Fortunately I have experience with the .NET stack, which put the client at ease. But I also stressed that my career has spanned many stacks, languages, frameworks and paradigms, and that I had sought from the beginning to be a generalist, not a specialist. To me, understanding problems is more important than particular solutions, which may be myriad. Problems are always contextual.

The leadership team then asked what I thought about my role in the hackathon. I replied: “I am going to be a really good second pair of eyes.”

It was a decent elevator pitch.

Each team ended the week with polished projects, and though we were all tired and giddy from the process, an intense camaraderie emerged. Both Matt and I lived up to the promises we made and the client was very pleased.

I’ve since reflected on the claims I made in our initial meetings (all of which I believe), and projected them onto the backdrop of my experiences at appendTo. I’ve worked with a lot of clients, on a lot of projects, with a lot of different technologies. I’ve produced code, written articles, coached a hackathon, given presentations, migrated a mountain of WordPress data (a task I would not wish on my enemies), created and contributed to open source projects, and so on. For each client engagement I straddled the line of being uniquely me, and being that second pair of eyes; of maintaining my own personal boundaries and standards, while appending to an existing team or management structure with their own goals and values. I’ve seen my co-workers do the same, time and again, in development, design, and management capacities.

There is a time for modesty, but this is not it.

appendTo harbors amazing people with amazing talents. Moreover, it treats its employees like entrepreneurs, free to grow their ideas and visions and passions while serving clients. It’s a petri dish for excellence. And this characteristic is intentional.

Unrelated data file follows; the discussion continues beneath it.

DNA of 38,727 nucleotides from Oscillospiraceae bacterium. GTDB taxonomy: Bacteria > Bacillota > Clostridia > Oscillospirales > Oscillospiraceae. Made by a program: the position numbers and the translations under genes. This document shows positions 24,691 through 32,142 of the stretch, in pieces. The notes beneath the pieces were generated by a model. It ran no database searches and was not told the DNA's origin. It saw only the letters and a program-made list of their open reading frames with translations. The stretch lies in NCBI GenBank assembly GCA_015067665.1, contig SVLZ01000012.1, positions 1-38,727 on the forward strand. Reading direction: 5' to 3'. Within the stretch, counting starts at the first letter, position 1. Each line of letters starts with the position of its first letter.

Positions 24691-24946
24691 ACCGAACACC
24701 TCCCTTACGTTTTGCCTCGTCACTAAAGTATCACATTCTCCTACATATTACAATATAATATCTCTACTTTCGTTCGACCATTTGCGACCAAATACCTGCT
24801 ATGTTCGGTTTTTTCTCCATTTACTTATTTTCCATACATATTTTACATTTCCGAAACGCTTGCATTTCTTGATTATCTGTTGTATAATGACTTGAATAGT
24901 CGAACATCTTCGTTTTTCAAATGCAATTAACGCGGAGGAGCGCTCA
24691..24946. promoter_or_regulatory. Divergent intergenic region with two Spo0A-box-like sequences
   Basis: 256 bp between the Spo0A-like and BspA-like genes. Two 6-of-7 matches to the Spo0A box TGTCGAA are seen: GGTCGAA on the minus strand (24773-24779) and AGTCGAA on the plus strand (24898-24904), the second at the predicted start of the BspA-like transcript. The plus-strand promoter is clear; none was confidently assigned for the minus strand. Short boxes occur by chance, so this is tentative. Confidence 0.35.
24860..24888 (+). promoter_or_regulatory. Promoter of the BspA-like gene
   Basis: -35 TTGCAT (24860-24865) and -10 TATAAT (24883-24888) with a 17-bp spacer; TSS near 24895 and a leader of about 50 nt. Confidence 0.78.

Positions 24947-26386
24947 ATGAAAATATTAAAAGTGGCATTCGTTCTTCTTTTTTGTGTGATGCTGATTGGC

When I was first hired, I was told that appendTo was a place for recovering developers who had been abused by the corporate world. And though the journey is not always smooth (no good journey is!), the work I do here and the relationships I make are, and will continue to be, some of the most significant in my life. And for that I am both grateful and humbled.

*This blog post was previously featured on nicholascloud.com.


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Brainstorming a Creative Project Part 3: The Exploration Phase

October 2nd, 2014

In Part 2 of this series, you learned what being in the challenge space means and about some of the overall techniques used while there. Now begins Part 3 which will take you deeper into the exploration phase of brainstorming your creative project by investigating on more granular level.

Types of Questions

We spent some time over the last two parts in this series talking about the questions that you and your team ask when trying to determine the goal of your project and when you are exploring the challenge space. It’s important to have a plan of attack when you are preparing your questions for the team, even if the plan is spontaneous. Knowing what kind of questions you are asking can lead to results faster than not. Let’s take a look at some common types of questions that relate to brainstorming a creative project.

Instigating Questions

Instigating questions, or opening questions as some call them, serve as that spark when you and your team are firestarting a topic. They are meant to be very open-ended to create a divergence in thought; to force you to think of all the ways you can accomplish the same thing. In web development, the number of ways to do the same task seems infinite and opening questions help you see that.

Directional Questions

For obvious reasons, questions that try to find a path or put you on a certain path are called directional (or navigational) questions. By starting with a vague question like, “What pages does our web application have?”, your team can get off track due to all the possibilities that could be. It’s important for whomever the team leader is to interject with a question that takes the currently discussed idea and finds out whether or not it’s viable. “Is this discussion going to move us along?” is an example of a directional question. It may seem simple, but it makes people think about whether or not the topic is helpful. The answer could be yes or no, and if it’s ‘no’, the team needs to either start a new topic or another directional question like, “Is the next item on our list still a possible solution?” is needed.

Exploring Questions